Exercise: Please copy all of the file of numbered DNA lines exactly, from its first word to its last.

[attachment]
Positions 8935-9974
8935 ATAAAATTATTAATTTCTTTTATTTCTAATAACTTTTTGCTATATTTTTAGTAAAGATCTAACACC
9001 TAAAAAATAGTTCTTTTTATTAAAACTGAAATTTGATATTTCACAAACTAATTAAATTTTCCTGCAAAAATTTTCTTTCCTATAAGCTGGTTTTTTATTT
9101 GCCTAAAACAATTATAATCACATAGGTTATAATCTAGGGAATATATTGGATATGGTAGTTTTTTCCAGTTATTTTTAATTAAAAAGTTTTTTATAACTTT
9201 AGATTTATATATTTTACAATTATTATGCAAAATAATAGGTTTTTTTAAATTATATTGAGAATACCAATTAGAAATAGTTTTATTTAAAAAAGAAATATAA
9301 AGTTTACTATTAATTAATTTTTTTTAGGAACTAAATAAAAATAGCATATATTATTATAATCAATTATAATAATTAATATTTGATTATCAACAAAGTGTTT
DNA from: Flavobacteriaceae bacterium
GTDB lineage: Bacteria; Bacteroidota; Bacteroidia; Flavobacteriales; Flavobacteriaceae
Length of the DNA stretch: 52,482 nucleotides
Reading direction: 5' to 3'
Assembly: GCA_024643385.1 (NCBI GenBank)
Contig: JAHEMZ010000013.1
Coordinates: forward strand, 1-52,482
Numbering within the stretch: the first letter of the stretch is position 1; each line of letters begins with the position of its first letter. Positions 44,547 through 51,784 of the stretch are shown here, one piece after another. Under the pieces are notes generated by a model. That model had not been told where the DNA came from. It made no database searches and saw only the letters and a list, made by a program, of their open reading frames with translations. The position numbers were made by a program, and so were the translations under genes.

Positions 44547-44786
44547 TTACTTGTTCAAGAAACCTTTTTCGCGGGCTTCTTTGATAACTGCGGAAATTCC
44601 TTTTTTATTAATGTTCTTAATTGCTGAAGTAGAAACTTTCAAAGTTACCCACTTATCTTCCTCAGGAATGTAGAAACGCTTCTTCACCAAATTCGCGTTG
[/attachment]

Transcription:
Positions 8935-9974
8935 ATAAAATTATTAATTTCTTTTATTTCTAATAACTTTTTGCTATATTTTTAGTAAAGATCTAACACC
9001 TAAAAAATAGTTCTTTTTATTAAAACTGAAATTTGATATTTCACAAACTAATTAAATTTTCCTGCAAAAATTTTCTTTCCTATAAGCTGGTTTTTTATTT
9101 GCCTAAAACAATTATAATCACATAGGTTATAATCTAGGGAATATATTGGATATGGTAGTTTTTTCCAGTTATTTTTAATTAAAAAGTTTTTTATAACTTT
9201 AGATTTATATATTTTACAATTATTATGCAAAATAATAGGTTTTTTTAAATTATATTGAGAATACCAATTAGAAATAGTTTTATTTAAAAAAGAAATATAA
9301 AGTTTACTATTAATTAATTTTTTTTAGGAACTAAATAAAAATAGCATATATTATTATAATCAATTATAATAATTAATATTTGATTATCAACAAAGTGTTT
DNA from: Flavobacteriaceae bacterium
GTDB lineage: Bacteria; Bacteroidota; Bacteroidia; Flavobacteriales; Flavobacteriaceae
Length of the DNA stretch: 52,482 nucleotides
Reading direction: 5' to 3'
Assembly: GCA_024643385.1 (NCBI GenBank)
Contig: JAHEMZ010000013.1
Coordinates: forward strand, 1-52,482
Numbering within the stretch: the first letter of the stretch is position 1; each line of letters begins with the position of its first letter. Positions 44,547 through 51,784 of the stretch are shown here, one piece after another. Under the pieces are notes generated by a model. That model had not been told where the DNA came from. It made no database searches and saw only the letters and a list, made by a program, of their open reading frames with translations. The position numbers were made by a program, and so were the translations under genes.

Positions 44547-44786
44547 TTACTTGTTCAAGAAACCTTTTTCGCGGGCTTCTTTGATAACTGCGGAAATTCC
44601 TTTTTTATTAATGTTCTTAATTGCTGAAGTAGAAACTTTCAAAGTTACCCACTTATCTTCCTCAGGAATGTAGAAACGCTTCTTCACCAAATTCGCGTTG